Torvalds weighs in on Linux trademark row
Torvalds denied on Saturday that he or anyone else is making money from sublicensing the Linux trademark, as the legal costs are higher than the license fees.
"Not only do I not get a cent of the trademark money, but even (the Linux Mark Institute, which actually administers the trademark) has so far historically always lost money on it," Torvalds said in a posting to the Linux Kernel Mailing List.
He explained that the "cease-and-desist or sublicense the mark" letters are a requirement of maintaining a trademark. He highlighted a posting made to the mailing list in 2000, which explained why such letters are necessary.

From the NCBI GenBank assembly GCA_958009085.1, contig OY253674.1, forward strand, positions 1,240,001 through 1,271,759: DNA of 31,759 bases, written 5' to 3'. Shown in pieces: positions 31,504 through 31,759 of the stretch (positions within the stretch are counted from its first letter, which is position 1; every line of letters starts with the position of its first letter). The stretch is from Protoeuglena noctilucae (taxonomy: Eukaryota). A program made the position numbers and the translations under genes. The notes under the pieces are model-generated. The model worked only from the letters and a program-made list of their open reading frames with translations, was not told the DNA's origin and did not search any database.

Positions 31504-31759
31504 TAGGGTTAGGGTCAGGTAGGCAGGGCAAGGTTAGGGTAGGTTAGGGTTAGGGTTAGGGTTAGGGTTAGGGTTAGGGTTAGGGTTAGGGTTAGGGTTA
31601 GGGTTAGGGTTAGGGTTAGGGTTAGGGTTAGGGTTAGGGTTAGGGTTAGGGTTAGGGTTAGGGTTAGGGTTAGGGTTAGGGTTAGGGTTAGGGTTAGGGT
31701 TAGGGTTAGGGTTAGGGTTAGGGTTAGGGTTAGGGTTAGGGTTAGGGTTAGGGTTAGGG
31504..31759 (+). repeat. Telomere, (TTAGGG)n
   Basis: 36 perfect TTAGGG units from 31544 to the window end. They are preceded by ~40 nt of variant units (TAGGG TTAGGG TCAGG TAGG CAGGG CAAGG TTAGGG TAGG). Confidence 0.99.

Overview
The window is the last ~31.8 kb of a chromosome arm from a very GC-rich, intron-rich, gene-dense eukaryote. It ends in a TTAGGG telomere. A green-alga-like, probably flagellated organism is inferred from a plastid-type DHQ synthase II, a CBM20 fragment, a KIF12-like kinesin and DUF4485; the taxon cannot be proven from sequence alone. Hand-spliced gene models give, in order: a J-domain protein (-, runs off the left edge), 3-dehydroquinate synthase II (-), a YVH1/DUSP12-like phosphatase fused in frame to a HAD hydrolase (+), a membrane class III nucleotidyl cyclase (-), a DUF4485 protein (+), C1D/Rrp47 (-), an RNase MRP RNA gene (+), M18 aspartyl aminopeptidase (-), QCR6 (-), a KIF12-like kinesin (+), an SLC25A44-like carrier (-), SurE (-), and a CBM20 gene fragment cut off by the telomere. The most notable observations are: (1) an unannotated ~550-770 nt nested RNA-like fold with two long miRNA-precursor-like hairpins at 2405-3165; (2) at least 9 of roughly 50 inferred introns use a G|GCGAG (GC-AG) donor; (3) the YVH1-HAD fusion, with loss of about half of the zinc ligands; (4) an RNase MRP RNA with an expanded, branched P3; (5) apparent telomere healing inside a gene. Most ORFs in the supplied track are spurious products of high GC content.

"Trademark law requires that the trademark owner police the use of the trademark," Torvalds said in the earlier posting. "This is nasty, because it means, for example, that a trademark owner has to be shown as caring about even small infringements, because otherwise the really bad guys can use as their defense that 'Hey, we may have misused it, but look at those other cases that they didn't go after, they obviously don't care.'"
Torvalds has also recently been accused of hypocrisy, with some in the open-source community claiming that his criticism of software patents is contradictory to his enforcement of trademarks. Torvalds did not comment on this issue in his new posting to the mailing list, but the founder of a prominent anti-software-patent site defended Torvalds on the issue.